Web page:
Although the whole concept is ambitious, its main drawback is its didactic approach. For example, before the orchestra is allowed to play the score’s first notes, a silent pantomime taking almost five minutes is performed for us to un-der-stand what it is all about. There is also more than one splash of bad taste, especially in what concerns poorly conceived dancing numbers featuring some unspeakable costumes. Also, one might think that there is too much going on stage, some kind of Zeffirelli production on a tin can, but in the end the acrobats and clowns do find some sense in the story and fit into the frame of the spectacle.

The musical aspects are less provocative. Antonello Allemandi does not master the art of blending the sections of his orchestra: strings were too recessed and brass was overloud throughout. However, the less satisfying aspect in his musical direction is the lack of forward movement: the slow tempi tested his cast and the ensembles sometimes sounded noisy and laboured.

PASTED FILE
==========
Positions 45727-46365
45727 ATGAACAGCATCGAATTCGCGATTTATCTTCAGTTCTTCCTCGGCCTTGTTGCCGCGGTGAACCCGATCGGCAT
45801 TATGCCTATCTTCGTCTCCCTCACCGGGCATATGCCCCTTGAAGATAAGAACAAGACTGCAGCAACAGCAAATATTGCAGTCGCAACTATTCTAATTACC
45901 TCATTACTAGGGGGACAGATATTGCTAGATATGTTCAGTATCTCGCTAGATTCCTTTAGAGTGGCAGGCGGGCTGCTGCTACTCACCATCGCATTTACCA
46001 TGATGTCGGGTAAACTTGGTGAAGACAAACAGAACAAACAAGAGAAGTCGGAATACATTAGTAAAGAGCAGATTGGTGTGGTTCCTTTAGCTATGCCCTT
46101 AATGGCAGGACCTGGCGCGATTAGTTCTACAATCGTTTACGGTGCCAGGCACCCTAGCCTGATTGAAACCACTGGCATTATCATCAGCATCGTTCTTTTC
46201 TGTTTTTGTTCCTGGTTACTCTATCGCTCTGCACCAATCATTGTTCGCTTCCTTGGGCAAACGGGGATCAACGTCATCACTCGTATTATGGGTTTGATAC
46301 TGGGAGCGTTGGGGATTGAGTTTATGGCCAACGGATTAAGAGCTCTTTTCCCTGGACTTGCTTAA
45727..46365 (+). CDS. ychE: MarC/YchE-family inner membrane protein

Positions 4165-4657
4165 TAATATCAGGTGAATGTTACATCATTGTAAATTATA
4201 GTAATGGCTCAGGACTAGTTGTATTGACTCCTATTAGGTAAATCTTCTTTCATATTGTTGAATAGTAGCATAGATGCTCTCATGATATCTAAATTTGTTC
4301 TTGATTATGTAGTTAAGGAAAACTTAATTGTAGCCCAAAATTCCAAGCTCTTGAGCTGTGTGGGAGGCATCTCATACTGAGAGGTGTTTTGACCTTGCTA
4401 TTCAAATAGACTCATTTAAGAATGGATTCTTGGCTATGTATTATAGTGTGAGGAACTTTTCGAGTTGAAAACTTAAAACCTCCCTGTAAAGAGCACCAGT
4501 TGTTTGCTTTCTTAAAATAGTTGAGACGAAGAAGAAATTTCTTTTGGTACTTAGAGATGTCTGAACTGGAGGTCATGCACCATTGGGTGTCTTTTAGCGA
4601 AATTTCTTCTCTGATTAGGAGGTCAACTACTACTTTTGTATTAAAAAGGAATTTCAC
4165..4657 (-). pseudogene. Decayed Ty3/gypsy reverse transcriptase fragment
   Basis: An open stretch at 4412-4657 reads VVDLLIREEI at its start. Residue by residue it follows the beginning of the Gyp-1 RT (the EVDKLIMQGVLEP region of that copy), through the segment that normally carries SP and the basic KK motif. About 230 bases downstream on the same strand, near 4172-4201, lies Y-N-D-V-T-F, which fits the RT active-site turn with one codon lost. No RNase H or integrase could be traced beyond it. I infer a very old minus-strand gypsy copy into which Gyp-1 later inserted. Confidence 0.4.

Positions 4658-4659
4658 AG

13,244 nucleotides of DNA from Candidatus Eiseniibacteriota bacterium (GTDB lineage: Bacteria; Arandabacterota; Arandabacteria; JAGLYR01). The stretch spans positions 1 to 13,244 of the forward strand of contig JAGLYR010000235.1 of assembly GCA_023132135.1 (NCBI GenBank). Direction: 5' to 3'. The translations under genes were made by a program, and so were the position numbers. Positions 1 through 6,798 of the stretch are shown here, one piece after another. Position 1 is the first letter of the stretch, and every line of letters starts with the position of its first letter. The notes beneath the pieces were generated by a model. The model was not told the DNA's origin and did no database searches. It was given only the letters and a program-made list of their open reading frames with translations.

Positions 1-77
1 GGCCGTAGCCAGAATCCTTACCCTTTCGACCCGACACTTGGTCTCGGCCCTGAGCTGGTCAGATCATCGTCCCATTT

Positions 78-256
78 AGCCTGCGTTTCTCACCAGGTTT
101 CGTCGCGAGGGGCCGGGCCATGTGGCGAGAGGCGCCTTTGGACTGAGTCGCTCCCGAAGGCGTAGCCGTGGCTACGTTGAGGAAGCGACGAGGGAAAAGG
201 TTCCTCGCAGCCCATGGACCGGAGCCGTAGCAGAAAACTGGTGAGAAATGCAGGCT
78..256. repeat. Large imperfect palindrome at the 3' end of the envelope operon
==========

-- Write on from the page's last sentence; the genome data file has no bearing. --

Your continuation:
There is something beyond doubt – that Irène Theorin is a dramatic soprano. She has a sizeable voice and, at least in a smaller theatre such as this, her higher register is impressively powerful and firm. She can pull it back for mezza voce when necessary, but the sound is not terribly beautiful. Actually, this is a singer who impresses more when singing her Spitzennoten than during passages in which legato or more immediate beauty of tone are required. Most people expect that the Liù is going to steal the show, but Rie Hamada’s smooth lyric soprano proved to be actually small-scale for Puccini. She could sing her lines all right, but with little reserves of power and some tension in the pianissimi. Walter Fraccaro is a realiable singer who generally coped with the heroic aspects of his role.  However, he seemed somewhat tired right during his big aria. He would regain his strength for the testing writing in the Alfano ending. Among the minor roles, Hidekazu Tsumaya stood out with his firm velvety bass.